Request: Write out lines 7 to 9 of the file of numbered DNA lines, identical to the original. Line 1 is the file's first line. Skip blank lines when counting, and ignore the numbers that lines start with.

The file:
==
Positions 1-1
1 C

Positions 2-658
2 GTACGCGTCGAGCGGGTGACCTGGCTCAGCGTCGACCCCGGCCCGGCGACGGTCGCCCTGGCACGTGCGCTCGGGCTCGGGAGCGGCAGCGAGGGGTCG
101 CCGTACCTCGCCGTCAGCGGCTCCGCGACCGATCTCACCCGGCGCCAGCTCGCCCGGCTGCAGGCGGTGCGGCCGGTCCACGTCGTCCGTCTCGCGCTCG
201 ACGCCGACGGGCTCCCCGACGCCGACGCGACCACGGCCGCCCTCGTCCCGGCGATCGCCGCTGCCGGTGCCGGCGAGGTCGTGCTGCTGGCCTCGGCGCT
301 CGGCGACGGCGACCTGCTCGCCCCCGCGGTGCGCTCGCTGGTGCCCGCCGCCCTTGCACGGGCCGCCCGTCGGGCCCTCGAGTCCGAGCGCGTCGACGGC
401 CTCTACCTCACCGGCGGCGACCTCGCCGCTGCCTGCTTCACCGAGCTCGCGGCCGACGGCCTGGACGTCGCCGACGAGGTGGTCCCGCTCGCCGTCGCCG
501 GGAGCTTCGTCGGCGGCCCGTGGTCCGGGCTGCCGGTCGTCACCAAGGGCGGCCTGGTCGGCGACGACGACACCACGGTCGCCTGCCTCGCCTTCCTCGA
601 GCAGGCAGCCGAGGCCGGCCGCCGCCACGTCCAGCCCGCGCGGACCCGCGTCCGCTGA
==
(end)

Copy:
301 CGGCGACGGCGACCTGCTCGCCCCCGCGGTGCGCTCGCTGGTGCCCGCCGCCCTTGCACGGGCCGCCCGTCGGGCCCTCGAGTCCGAGCGCGTCGACGGC
401 CTCTACCTCACCGGCGGCGACCTCGCCGCTGCCTGCTTCACCGAGCTCGCGGCCGACGGCCTGGACGTCGCCGACGAGGTGGTCCCGCTCGCCGTCGCCG
501 GGAGCTTCGTCGGCGGCCCGTGGTCCGGGCTGCCGGTCGTCACCAAGGGCGGCCTGGTCGGCGACGACGACACCACGGTCGCCTGCCTCGCCTTCCTCGA